Gambling is risking something of value (money or possessions) to predict an outcome based on chance, such as a football match or scratchcard. Some gamblers become very wealthy but most lose money and often ruin their lives, families, careers and relationships in the process.
A small proportion of people develop pathological gambling (PG). PG starts in adolescence or young adulthood and usually worsens over time. Men are more likely to develop PG than women. Those with PG are more likely to report problems with strategic or face-to-face forms of gambling, such as blackjack and poker, than nonstrategic or less interpersonally interactive types, such as slot machines and bingo.
Like other chemical addictions, gambling can lead to withdrawal symptoms such as anxiety, insomnia or hypersomnia, racing thoughts, lethargy and rumination. Some people can also develop gambling cravings and feel like they need to gamble even when they don’t have any spare cash. This is because when they gamble, their brain releases dopamine, a neurotransmitter that makes them feel happy and excited.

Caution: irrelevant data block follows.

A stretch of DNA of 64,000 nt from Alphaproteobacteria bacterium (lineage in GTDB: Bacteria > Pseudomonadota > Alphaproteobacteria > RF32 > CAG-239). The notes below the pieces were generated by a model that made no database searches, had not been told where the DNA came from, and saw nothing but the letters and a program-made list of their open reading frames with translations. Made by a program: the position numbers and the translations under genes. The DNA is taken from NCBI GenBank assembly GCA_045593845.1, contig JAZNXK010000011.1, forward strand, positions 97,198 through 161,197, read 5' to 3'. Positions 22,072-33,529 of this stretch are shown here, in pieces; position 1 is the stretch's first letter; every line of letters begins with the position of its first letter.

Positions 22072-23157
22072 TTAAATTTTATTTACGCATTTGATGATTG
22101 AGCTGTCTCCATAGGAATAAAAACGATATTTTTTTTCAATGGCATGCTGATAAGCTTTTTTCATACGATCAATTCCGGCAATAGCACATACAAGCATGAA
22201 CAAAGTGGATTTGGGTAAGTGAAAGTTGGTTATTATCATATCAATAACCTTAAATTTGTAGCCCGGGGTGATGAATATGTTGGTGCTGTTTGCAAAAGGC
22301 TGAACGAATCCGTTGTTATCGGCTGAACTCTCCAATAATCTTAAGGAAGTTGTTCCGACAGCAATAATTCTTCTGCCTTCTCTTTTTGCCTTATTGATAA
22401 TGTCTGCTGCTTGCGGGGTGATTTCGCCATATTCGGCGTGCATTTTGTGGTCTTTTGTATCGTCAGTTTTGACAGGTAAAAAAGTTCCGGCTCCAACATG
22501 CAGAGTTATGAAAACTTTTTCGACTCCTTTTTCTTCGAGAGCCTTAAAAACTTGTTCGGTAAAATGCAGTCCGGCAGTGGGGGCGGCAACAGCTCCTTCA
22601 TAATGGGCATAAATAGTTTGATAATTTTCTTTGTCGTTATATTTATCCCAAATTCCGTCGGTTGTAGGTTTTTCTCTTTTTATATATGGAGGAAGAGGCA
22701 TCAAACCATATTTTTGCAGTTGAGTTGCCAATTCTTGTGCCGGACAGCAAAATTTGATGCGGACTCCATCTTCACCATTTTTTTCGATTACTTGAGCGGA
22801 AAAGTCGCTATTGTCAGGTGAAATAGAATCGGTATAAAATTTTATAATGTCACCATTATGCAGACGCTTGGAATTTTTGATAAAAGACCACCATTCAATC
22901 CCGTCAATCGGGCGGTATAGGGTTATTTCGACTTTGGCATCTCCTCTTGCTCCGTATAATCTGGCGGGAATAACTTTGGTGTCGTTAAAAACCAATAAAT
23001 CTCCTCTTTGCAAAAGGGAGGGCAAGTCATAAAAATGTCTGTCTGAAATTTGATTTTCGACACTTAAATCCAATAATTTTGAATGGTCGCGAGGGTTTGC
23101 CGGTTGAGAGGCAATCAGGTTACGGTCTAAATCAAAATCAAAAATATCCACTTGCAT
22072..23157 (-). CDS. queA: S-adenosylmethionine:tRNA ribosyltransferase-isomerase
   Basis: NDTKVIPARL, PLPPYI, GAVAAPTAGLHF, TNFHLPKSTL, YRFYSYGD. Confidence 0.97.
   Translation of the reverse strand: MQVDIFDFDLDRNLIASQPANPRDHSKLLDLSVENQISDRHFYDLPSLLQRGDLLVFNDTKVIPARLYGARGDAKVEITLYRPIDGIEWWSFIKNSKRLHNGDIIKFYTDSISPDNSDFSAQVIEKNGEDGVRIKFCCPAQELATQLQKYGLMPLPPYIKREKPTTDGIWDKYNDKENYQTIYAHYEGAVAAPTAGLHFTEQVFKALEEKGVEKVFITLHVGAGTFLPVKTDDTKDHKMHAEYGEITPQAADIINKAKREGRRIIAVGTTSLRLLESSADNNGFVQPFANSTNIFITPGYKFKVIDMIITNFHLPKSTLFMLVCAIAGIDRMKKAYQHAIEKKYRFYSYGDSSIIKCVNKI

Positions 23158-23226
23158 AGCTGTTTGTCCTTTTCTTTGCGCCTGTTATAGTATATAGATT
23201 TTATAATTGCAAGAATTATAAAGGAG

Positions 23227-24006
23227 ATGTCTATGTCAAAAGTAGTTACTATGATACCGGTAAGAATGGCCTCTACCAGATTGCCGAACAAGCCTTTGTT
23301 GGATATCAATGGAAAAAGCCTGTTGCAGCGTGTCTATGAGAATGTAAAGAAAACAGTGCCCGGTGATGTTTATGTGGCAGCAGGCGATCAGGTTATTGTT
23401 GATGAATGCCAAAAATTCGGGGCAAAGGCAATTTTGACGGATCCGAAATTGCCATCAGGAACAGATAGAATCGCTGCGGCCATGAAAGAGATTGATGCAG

If you have a friend or family member with gambling addiction, talk to them about it. Encourage them to seek help and support from a professional. They may be able to attend residential or inpatient treatment and rehabilitation programs, which are aimed at those with severe underlying psychological issues. Also, try to encourage them to only gamble with disposable income and never money that needs to be saved for bills or rent.